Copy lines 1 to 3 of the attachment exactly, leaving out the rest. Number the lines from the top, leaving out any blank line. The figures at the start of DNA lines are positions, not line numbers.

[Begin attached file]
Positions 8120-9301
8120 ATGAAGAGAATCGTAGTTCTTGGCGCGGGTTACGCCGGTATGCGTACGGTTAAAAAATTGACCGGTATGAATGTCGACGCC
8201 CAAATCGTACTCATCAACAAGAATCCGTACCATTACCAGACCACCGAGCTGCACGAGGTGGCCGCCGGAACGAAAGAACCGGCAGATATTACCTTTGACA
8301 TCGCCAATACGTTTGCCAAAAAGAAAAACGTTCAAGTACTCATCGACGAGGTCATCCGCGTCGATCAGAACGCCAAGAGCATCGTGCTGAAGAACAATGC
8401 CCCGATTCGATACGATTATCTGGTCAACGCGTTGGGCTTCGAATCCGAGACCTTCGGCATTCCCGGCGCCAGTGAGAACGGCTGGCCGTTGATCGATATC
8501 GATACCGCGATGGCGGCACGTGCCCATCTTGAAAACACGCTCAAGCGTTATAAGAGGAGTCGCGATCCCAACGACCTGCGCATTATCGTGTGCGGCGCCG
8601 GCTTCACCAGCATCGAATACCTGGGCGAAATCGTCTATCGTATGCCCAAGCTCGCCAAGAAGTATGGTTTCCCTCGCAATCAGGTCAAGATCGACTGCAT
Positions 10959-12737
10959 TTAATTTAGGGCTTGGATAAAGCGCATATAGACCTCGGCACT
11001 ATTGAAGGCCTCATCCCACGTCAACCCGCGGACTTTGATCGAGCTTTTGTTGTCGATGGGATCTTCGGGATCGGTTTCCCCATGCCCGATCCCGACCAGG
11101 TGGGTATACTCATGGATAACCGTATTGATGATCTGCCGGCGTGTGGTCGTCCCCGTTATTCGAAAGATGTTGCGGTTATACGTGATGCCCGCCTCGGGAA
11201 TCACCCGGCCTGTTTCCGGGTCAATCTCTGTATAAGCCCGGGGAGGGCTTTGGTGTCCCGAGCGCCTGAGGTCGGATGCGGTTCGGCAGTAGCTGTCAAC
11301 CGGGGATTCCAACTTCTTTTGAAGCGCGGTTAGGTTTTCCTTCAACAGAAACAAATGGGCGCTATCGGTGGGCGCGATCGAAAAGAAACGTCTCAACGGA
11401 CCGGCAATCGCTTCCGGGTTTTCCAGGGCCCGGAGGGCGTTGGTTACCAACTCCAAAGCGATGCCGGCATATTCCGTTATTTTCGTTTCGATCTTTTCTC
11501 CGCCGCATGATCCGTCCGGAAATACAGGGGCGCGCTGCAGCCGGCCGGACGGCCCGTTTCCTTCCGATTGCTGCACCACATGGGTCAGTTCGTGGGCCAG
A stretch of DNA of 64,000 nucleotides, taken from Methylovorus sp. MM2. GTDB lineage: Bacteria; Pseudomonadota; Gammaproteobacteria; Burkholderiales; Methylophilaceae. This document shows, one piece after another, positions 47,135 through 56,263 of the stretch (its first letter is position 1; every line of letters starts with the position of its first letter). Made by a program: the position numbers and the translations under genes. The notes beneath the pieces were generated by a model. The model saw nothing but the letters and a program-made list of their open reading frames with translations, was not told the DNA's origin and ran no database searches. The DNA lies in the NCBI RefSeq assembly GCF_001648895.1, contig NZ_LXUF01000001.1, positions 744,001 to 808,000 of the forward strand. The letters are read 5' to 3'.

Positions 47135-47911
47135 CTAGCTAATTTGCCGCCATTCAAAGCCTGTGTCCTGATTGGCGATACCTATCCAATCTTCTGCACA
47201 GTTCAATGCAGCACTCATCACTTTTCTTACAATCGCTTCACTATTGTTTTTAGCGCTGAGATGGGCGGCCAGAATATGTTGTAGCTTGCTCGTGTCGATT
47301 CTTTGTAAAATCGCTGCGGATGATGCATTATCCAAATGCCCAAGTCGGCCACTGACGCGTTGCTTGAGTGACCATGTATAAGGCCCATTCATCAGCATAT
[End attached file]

Positions 8120-9301
8120 ATGAAGAGAATCGTAGTTCTTGGCGCGGGTTACGCCGGTATGCGTACGGTTAAAAAATTGACCGGTATGAATGTCGACGCC
8201 CAAATCGTACTCATCAACAAGAATCCGTACCATTACCAGACCACCGAGCTGCACGAGGTGGCCGCCGGAACGAAAGAACCGGCAGATATTACCTTTGACA